Hello! recently i noticed newer game requirements on PC demands the most from pc. Watch Dogs, The Evil Within and i assume from there on so will other future gaming titles. Hence i decided to upgrade my specs...i was wondering if you could recommend me on which CPU n GPU would do on the long run for future games. Budget is nearly there i suppose but im sure i dont want to spend more than 1k on a single GPU (are there any?)...currently im using a single monitor and i prefer that way..here are my specs
GPU: GTX 660 Ti Jetstream Edition
CPU: i5 3570K
Mobo: ASRoCK Z77 Extreme 6
thank you and looking forward for your reply
Generally speaking there is no "future proof" with a gaming PC - you will be subject to the whims and changes of computer games, and as the industry exits a period of stagnation (brought about by the PlayStation 3 and Xbox360) system requirements are likely to grow dramatically over the next few years (and games like Watch Dogs are good examples of this at the early stages). Purchasing a top of the line graphics card today, like the nVidia GTX 980, would ensure that you could play games today, but games of tomorrow may or may not be compatible (one of the biggest "up in the air" issues is DirectX 12 - while nVidia and AMD are currently claiming that most of their current hardware will support it, Microsoft has not finalized the DX12 specifications, so changes may occur between now and its release next year, which could influence support).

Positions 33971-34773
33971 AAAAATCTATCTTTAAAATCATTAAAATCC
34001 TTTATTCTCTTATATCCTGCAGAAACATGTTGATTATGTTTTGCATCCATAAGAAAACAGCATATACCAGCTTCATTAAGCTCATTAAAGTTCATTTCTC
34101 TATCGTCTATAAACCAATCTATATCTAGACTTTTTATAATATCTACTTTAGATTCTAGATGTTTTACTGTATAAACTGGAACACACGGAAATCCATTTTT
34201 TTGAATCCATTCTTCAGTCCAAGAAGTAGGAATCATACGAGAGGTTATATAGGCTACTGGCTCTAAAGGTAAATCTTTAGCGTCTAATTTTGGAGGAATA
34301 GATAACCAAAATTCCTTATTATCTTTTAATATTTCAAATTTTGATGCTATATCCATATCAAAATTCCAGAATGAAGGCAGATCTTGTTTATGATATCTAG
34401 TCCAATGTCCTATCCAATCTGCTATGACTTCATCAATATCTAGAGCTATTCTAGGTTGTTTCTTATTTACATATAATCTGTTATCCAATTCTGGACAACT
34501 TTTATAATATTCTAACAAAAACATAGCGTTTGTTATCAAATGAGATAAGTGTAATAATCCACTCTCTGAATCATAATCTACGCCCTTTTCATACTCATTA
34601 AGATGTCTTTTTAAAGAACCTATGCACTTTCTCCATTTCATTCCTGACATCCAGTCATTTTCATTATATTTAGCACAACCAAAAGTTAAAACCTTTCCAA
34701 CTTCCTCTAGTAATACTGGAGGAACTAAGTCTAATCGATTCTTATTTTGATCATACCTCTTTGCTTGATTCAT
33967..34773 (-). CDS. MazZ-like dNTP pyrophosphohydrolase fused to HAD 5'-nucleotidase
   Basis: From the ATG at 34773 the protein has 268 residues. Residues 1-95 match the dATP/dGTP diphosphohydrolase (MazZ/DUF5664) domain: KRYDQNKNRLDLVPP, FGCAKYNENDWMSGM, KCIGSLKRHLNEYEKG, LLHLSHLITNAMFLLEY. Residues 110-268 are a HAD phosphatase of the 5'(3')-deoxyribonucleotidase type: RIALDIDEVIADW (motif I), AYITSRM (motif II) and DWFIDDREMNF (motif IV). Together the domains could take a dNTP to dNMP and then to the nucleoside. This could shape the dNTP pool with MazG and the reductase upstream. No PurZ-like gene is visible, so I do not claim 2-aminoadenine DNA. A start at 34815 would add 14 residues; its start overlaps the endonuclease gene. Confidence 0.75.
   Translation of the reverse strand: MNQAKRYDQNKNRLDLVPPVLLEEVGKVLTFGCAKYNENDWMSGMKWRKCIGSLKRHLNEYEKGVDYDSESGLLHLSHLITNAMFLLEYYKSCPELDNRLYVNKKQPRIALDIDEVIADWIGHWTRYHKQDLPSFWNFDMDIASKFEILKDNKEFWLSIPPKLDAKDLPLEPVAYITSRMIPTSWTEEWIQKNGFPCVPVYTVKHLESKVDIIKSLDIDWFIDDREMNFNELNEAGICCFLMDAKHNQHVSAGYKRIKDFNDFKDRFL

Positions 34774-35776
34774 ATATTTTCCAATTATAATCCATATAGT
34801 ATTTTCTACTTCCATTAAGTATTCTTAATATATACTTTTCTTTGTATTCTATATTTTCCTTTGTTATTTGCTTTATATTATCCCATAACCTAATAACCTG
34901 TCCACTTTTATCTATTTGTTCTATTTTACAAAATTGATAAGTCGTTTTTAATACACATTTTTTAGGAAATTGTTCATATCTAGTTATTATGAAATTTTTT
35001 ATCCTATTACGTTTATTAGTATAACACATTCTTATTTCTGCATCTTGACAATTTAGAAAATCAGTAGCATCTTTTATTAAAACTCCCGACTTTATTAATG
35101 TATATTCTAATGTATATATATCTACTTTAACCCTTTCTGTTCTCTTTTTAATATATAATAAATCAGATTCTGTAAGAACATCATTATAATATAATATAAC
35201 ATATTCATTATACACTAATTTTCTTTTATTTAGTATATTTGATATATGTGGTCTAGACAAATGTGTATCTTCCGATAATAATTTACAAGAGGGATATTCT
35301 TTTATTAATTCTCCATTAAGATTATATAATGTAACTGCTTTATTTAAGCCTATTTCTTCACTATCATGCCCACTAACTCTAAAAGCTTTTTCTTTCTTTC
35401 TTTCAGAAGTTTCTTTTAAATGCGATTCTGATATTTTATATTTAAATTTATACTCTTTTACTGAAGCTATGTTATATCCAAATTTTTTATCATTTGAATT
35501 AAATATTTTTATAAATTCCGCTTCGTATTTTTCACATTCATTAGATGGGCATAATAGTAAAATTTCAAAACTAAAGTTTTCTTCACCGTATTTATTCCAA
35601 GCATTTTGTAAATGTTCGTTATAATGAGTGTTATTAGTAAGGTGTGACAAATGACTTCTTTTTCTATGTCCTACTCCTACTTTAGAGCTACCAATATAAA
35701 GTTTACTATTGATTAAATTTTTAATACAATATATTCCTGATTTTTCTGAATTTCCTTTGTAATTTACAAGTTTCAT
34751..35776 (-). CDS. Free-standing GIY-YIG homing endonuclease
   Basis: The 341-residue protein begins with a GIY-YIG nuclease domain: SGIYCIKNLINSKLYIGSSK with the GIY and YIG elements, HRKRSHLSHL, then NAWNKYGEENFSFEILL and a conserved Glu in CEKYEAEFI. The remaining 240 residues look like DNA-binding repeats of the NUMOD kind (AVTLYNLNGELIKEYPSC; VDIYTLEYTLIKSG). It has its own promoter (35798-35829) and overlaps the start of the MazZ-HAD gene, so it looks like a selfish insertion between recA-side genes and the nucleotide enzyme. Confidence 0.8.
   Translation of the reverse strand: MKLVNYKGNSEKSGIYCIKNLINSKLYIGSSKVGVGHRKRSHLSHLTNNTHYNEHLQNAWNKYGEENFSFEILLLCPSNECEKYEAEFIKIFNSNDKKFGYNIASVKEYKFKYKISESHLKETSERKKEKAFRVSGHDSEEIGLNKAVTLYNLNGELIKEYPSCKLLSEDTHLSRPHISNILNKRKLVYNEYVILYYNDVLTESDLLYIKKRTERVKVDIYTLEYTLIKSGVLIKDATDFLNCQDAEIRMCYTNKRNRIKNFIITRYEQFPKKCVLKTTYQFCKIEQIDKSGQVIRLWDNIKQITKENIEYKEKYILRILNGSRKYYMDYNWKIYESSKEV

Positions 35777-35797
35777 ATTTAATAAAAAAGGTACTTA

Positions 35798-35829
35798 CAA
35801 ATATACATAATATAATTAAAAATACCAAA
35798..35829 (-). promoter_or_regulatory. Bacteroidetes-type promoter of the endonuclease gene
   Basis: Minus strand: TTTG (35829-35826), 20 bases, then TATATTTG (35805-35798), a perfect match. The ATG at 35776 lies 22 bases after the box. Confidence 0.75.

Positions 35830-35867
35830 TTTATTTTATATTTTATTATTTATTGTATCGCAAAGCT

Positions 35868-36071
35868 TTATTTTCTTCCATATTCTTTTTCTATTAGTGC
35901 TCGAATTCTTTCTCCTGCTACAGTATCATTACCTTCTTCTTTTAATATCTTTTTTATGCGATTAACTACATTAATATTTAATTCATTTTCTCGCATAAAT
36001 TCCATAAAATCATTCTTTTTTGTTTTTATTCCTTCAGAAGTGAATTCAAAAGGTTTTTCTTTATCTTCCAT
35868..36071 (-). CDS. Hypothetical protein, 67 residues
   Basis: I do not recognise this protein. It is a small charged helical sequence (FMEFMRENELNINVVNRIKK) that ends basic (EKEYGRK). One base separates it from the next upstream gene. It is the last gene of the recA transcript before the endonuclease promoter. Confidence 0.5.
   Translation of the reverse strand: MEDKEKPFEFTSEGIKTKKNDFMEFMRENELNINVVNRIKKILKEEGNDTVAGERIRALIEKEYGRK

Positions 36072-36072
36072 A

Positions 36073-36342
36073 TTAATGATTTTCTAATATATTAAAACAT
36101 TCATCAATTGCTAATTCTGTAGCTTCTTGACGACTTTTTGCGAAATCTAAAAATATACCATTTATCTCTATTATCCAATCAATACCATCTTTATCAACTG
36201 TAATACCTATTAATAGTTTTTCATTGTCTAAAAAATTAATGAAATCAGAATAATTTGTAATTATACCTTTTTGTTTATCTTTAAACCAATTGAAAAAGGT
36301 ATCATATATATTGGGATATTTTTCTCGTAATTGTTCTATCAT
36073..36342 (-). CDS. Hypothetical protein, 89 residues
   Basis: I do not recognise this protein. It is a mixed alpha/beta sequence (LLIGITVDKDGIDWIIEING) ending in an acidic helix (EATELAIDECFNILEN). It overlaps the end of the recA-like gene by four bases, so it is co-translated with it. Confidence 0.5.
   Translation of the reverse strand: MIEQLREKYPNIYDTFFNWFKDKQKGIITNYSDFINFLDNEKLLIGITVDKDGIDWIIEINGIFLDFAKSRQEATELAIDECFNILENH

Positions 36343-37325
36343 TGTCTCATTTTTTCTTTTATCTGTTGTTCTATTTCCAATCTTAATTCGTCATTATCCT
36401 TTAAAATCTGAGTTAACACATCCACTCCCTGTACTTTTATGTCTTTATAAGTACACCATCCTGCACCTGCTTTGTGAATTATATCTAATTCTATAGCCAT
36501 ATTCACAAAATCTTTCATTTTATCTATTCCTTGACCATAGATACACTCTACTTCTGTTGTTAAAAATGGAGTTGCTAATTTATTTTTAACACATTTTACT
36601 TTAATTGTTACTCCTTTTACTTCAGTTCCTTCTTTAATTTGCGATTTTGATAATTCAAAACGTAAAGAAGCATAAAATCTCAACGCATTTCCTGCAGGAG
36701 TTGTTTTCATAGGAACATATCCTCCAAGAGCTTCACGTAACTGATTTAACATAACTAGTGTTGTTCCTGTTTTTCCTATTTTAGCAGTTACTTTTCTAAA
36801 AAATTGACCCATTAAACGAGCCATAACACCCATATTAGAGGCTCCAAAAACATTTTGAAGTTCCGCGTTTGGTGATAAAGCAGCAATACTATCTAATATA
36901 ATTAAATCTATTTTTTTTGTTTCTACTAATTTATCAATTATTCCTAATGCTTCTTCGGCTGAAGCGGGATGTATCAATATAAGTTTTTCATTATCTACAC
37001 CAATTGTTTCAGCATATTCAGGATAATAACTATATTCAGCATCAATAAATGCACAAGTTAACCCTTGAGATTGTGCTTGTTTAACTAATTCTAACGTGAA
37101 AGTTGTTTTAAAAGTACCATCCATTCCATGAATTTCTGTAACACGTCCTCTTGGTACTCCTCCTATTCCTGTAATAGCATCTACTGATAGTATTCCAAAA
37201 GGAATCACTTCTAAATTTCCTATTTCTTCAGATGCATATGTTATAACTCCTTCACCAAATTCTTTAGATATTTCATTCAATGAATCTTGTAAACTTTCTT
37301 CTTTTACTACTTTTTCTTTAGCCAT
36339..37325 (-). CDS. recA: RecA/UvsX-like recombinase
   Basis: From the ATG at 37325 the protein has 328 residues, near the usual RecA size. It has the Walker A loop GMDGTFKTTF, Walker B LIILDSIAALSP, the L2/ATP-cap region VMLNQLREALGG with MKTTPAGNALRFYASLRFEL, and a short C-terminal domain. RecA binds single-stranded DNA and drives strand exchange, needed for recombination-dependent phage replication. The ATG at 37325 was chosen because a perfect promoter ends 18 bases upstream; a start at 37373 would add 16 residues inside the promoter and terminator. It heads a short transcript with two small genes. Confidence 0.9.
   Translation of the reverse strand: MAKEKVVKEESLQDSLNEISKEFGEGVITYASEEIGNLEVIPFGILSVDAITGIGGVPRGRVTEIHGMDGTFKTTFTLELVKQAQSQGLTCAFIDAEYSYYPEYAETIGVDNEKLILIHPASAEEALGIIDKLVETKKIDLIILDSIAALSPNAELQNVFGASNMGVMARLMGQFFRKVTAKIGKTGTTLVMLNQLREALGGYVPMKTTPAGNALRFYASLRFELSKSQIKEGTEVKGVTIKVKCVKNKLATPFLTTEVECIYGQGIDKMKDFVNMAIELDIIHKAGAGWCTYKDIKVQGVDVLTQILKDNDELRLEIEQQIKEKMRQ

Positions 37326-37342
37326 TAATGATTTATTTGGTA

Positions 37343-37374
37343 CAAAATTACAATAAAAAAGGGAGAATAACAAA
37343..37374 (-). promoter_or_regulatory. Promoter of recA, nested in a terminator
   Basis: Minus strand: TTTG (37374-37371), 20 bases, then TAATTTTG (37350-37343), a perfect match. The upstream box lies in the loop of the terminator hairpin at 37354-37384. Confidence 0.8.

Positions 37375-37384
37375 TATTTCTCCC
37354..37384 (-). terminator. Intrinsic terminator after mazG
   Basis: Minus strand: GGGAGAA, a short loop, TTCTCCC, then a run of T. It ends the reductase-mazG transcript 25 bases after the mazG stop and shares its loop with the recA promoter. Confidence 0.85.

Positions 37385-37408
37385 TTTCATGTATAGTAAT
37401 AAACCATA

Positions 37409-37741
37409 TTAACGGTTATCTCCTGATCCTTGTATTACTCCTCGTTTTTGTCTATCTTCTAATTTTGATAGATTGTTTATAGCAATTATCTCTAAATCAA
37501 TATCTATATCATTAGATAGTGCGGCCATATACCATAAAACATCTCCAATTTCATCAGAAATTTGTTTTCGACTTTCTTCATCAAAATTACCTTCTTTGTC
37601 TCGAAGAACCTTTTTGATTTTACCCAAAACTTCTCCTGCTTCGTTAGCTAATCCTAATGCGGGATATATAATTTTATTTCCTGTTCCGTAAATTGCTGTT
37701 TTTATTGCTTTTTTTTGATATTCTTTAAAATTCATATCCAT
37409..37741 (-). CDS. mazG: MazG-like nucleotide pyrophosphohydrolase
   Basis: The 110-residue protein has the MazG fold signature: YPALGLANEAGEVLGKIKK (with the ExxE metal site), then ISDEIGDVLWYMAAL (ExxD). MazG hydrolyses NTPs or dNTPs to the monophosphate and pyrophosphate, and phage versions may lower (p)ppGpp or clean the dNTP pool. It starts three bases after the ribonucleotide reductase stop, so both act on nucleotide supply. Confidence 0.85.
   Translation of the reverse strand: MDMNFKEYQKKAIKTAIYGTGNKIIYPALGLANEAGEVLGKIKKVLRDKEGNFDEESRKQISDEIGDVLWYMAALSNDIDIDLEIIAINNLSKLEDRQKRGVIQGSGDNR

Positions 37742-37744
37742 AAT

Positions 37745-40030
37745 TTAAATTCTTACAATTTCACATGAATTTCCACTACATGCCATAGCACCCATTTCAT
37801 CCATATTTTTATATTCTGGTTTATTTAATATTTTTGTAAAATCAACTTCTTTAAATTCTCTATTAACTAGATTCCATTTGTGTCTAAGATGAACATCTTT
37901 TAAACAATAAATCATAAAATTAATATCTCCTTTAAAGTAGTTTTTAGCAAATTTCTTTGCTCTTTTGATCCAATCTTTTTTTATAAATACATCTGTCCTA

In general my advice would be to hold off any major upgrading currently - nVidia has just (within the last few weeks) released a new series of GeForce cards, and AMD is likely to follow along with their own products before too long. I would wait and see what occurs with this event. Further, waiting for DirectX 12 to be finalized will also provide better information about what hardware you need to support the API. And finally, the pricing on the new nVidia and AMD cards will likely come down in time for Christmas or next spring, which is of course a benefit to customers.
Something else you may consider, if you don't want to be upgrading your machine every so often, and just want to play whatever game is available, is to move to a console platform - like Playstation 4 or Xbox One. They will support any logo-compatible game through their entire lifecycle (just as Playstation 3 and Xbox360 have done for the last 7-8 years), so there is a degree of future-proofing present there. For non-gaming tasks, your current computer should have no problems for the foreseeable future (it has sufficient processing power and capabilities), so as long as the operating system is kept up to date, it should have no problems going on for another few years.
If you have any further questions or need clarification, feel free to ask.